10-25-2015, 11:45 PM
If you need a definition you are still in denial. The term "properly" is a personal thing, each person has a vision when they fork out for their first ukulele, playing properley is conforming to that personal vision. If you haven't put some words and images and attributes around your own vision, and defined the term as it applies to you, you are going to live in denial and wallow around with your ukulele playing. It is only ever a can of worms when one person applies their vision of ukulele playing to someone who has a different vision.

Seems to me you're missing the point of CeeJay's comment. Properly implies doing something "correctly". What do you mean by that? Your answer above doesn't really address that. No one's in denial as far as I can see. Just a perfectly reasonable question.

mountain goat
10-26-2015, 12:05 AM
The best we can do here is to create some psycho-babble and wait for the coffee to cook.

Whoa. You sure did that brus.

pabrizzer
10-26-2015, 01:12 AM
None of my ukes are expensive.
I have all the sizes from sopranino to baritone.
I enjoy them all.
Banjo uke, guitalele.
All fun and have a character of their own.

ukuleleden
10-26-2015, 01:35 AM
This thread sort of reminds me of the Corvette club I belong to that formed "clicks" where sub-groups are divided by what generation Vette people owned. The second Generations guys, especially those who own/owned '67's said there was no need for continuation of further design as they felt that as the quintessential build. The 3rd generation guys hailed the big block 454 '69 Mako Shark design as the pinnacle of the Vette. Of course then there were those who recently purchased the latest 7th generation and hailed the performance and handling as superior to everything before and there is no need for them to ever go with anything before it again.

The truth is they are all right, but failed to realize that the attributes of each generation make them worthy and best by how they are used and enjoyed. In the same vein, I think that theory can be applied to which size Ukulele you like to play at any given moment. It's a very subjective and potentially emotional topic to some based on their degree of passion and investment into the Ukulele itself and how much it is incorporated into their life. The reality is there is a reason they all exist and practicality and tradition help keep a balance enjoyment that leaves room for everyone.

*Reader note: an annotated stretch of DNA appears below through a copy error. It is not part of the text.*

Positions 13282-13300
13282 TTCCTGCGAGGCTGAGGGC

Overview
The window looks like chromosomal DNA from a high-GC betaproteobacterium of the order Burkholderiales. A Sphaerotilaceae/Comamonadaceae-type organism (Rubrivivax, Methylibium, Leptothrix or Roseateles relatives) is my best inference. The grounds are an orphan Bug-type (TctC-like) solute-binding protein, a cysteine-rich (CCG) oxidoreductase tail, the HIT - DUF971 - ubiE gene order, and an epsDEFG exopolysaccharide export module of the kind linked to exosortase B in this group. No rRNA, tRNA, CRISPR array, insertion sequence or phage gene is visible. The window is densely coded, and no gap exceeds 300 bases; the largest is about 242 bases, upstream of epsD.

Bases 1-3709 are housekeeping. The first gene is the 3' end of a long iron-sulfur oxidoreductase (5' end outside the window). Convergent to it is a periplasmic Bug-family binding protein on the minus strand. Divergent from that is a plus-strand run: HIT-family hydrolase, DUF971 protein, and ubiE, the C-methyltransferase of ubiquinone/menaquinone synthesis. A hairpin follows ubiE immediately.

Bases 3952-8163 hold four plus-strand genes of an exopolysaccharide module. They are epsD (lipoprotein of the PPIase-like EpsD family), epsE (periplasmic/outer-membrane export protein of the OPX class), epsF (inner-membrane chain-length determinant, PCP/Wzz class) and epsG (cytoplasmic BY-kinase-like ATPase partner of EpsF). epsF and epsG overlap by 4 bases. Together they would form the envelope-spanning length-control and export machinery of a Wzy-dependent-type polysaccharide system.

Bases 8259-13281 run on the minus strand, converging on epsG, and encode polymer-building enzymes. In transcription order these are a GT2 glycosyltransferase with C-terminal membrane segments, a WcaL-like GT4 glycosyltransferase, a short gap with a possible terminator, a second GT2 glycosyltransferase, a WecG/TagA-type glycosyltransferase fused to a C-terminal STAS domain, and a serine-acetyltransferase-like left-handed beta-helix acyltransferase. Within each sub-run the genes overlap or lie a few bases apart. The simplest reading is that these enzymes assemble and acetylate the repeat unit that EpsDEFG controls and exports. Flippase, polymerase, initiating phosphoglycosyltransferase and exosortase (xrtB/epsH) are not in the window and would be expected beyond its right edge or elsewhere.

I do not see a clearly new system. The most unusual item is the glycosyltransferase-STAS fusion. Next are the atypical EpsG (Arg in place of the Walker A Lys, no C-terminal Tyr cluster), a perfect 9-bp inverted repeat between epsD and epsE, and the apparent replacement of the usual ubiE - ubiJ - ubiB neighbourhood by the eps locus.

Nobody can demand which is best, best is what one prefers the most. It would be rather silly for anyone to feel they must convince others that their choice of best is a correct as the be all/end all for every other ukulele player. Isn't attempting to do that just a sign of seeking validation?

No matter the what size, brand, wood type, etc... that your Ukulele is, shouldn't it be the joy and pleasure it brings you that is paramount?

Now I am going for a drive in my '63 Corvette and I'll take both my Soprano and Tenor Ukuleles along for the ride so I can play each of them during breaks... :cool:

flailingfingers
10-26-2015, 01:53 AM
ukuleleden,
Perfectly stated. Next up: How many angels can dance on the head of a pin?; How many teeth in a horse's mouth (no fair actually counting)?

mountain goat
10-26-2015, 01:57 AM
Answer: nothing.


http://www.youtube.com/watch?v=9qHS87L3oFA&index=28&list=PLJ2Rcszo4jjh2ue0Xi-Kas9OADnjcWYZO

keod
10-26-2015, 02:09 AM
Answer: nothing.



Thanks for mentioning Azo Bell. Didn't know about him. Amazing talent. You've made my day Jon.

CeeJay
10-26-2015, 02:13 AM
No I'm not missing the point. I am just sticking to the point of the OP. People want to talk about their sopranos and tenors in a thread that is about sopranos and tenors, that is the point.


Nah, you are still evading and ducking and diving like a cat with a long tail in a room full of rocking chairs. Got something to say ,say it.

I always say "for me" meaning that the statement is a personal .

I'm going to ask again , what is properly . How do you "play" anything "properly" which can be played so many ways?

If you mean your own preferred style ...fine ...but that's not what you said.

If I have peed you off because I said I prefer JF to JS type playing then that is silly, because we must all have preferences and likes and dislikes . JF plays a soprano in the style that I personally think is the Ukulele , the way the uke was originally played when I first heard and wanted to play it. The way and sound that I have grown up with for forty plus years ...

JS plays in a very (for ME) contrived and guitar like manner . All the fingerpicking and different sizes are interesting and valid. But,you can play that way on a guitar.

You can't get a Soprano uke strum sound on a guitar. For me ,in the uke world, the Soprano is the unique little feller because of it's bark and strum technique .

So to the OPs question if you want a definitive answer in MY humble opinion, Sod All, you've missed Sod All ,because you can't miss what you have never had .

IF you play other sizes solely and exclusively this is no denigration of that . Like Pa I have all the other sizes ,except Bari, i also play different styles and methods ....I even have a Low g on my cheapy tenor....and a guilele...I play them differently . I prefer the Soprano for the stuff that it does best .

So again,define properly . Go on , please , huh please .....:rofl::uhoh::biglaugh:I'm chuckling with you ...not AT you.

70sSanO
10-26-2015, 04:43 AM